Post War Settlement
A copy of the document transcribed below, published in the March 12, 1783 issue of James Rivington's Royal Gazette, was donated to us by Alan Shields.
Note that it is not an exact duplicate, but it is very similar.
To those loyal Refugees, who either have already left, or who hereafter may leave their respective Countries in search of other Habitations.
We the subscribers, (Your Countrymen and fellow sufferers) hearing that several Families have already arrived in Nova Scotia from New York, and that many others intend coming to some of these northern Colonies next Spring.
Think it our Duty to point out this Island to you, as the most eligible Country for you to repair to; of any we know between this and New Jersey.
The Soil is good, it is well wooded, and free from Rocks.
The Climate so good that Fevers and Agues are unknown.
Water every where excellent.
The Harbours Spacious, numerous, and safe.
The Rivers, Bays, Lakes, and Coasts abounding with a great variety of Shell, and almost all other kinds of Fish, and good of their kinds.
The Government is mild. But very few Taxes. These very light, and raised solely for the benefit of the Island.
There is room for tens of Thousands, and Lands in the finest situations.
On Harbours Navigable Rivers, and Bays; To be had exceedingly reasonable.
Cattle are plenty; witness the droves which have been this year taken to Halifax Market.
Before we came here, we were told, as perhaps you may be; the worst things possible of the Country, such as, that the People were Starving; we should get nothing to eat and should ourselves be eaten up by Insects, and much more equally groundless, for we have found the reverse to be true;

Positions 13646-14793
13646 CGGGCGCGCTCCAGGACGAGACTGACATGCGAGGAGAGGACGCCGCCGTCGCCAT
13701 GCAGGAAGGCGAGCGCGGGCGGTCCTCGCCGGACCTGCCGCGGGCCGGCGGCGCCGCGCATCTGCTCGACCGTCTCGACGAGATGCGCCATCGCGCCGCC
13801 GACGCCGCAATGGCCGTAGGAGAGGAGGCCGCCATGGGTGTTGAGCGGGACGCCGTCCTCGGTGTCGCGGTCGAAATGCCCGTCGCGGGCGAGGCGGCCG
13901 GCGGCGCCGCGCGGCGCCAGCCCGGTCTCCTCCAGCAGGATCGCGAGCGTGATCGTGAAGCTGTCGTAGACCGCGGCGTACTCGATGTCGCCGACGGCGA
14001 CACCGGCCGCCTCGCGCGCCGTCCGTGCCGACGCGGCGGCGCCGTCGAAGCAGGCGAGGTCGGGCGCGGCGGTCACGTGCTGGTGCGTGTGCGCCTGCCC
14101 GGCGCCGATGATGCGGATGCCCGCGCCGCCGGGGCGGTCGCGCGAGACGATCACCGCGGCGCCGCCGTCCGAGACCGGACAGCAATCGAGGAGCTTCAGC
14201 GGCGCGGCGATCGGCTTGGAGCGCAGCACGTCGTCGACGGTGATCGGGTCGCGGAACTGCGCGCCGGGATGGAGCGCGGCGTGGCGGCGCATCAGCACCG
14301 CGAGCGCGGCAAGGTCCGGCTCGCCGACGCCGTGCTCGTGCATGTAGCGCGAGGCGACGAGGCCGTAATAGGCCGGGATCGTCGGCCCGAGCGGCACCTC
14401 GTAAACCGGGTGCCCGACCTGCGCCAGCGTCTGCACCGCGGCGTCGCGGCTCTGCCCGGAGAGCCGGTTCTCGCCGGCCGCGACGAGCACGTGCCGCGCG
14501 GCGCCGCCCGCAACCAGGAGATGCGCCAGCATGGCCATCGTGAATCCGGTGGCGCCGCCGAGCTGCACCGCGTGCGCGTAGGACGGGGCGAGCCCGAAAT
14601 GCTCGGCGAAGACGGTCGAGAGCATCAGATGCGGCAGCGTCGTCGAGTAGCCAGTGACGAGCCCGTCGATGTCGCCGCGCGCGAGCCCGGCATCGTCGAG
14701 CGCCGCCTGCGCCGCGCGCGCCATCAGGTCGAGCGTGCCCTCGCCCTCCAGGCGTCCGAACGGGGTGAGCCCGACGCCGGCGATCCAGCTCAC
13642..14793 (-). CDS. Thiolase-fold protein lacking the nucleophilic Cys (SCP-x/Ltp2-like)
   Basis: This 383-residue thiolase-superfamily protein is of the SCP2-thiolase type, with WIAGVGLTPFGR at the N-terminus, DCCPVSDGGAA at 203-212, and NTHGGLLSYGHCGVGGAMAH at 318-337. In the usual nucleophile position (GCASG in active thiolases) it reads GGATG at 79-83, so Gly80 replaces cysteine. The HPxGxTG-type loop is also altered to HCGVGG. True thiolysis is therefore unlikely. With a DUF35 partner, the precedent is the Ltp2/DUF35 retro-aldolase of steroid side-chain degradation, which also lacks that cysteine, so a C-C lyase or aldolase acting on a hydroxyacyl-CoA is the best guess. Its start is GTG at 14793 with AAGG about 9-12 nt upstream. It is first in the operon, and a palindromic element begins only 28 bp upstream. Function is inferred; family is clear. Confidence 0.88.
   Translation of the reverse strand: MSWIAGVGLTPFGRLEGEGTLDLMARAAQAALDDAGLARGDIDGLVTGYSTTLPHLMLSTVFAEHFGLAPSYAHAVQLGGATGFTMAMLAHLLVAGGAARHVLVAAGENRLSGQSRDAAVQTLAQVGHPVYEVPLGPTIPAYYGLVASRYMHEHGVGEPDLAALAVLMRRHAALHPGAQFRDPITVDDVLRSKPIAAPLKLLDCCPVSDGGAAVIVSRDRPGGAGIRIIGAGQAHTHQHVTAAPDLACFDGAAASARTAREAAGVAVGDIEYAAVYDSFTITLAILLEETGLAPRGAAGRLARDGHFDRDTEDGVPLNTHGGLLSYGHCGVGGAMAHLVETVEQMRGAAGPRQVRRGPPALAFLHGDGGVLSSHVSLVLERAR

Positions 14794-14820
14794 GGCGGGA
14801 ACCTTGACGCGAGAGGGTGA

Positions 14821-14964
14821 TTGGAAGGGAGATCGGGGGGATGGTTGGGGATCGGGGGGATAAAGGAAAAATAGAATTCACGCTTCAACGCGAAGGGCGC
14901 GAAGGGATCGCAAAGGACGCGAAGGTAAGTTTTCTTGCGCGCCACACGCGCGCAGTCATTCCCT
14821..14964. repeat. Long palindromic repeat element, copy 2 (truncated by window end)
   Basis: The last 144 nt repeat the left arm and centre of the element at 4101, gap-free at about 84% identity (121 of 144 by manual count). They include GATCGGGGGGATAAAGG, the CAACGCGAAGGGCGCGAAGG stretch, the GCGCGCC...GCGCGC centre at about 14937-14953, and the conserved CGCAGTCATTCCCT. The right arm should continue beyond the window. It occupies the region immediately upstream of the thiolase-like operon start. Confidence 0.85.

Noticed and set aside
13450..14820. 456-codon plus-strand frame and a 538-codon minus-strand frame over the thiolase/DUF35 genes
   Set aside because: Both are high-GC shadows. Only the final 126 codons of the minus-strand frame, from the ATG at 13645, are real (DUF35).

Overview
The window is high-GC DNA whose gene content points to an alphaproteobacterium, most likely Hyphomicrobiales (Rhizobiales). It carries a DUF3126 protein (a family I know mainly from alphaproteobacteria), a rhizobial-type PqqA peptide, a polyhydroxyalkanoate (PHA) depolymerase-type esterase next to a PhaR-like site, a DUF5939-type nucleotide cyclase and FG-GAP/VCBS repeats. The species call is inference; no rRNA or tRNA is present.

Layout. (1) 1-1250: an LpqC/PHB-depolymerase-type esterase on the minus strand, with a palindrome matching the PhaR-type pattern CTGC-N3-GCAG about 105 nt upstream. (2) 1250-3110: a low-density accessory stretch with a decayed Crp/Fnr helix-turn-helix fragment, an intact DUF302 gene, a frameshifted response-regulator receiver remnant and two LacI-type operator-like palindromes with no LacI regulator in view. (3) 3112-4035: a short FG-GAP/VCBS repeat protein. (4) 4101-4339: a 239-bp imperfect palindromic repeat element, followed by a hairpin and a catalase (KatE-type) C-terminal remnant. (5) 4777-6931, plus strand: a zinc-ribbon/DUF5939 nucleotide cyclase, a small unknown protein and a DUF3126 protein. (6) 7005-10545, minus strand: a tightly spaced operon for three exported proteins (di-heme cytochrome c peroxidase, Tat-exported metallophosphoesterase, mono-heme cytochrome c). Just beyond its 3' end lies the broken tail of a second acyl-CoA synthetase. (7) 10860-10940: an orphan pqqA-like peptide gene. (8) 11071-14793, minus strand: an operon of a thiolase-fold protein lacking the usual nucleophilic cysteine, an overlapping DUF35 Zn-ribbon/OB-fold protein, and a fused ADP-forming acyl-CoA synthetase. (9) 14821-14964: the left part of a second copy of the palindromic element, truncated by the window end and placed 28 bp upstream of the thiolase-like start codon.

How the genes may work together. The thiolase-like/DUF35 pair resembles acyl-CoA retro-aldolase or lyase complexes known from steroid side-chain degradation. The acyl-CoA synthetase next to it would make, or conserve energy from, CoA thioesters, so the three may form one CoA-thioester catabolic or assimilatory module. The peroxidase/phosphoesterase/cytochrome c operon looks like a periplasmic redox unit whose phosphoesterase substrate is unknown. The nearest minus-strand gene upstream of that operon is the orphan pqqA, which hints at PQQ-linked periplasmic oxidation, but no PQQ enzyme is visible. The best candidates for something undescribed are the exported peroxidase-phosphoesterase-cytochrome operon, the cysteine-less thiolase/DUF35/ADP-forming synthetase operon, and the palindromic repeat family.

therefore, do not attend to such reports, but come and see, and depend on the evidence of your own Sences.
You will not imagine us to be interested in the advice we have given you, or in the Charactor of the place, as we may be ordered away tomorrow.
Be assured of the Contrary. What we have said is intended purely for your good, and if you attend to it we shall hereafter receive your thanks.
In the mean time believe us sincerely your Friends &c.
S HAYDEN Captain
Island Saint John
[Docketed- An Address to the American Loyalists From the Officers of the King's Rangers stationed on the Island of Saint John 30th Novr. 1782
Great Britain, Public Record Office, Colonial Office, Class 226, Volume 9, folios 5-6.
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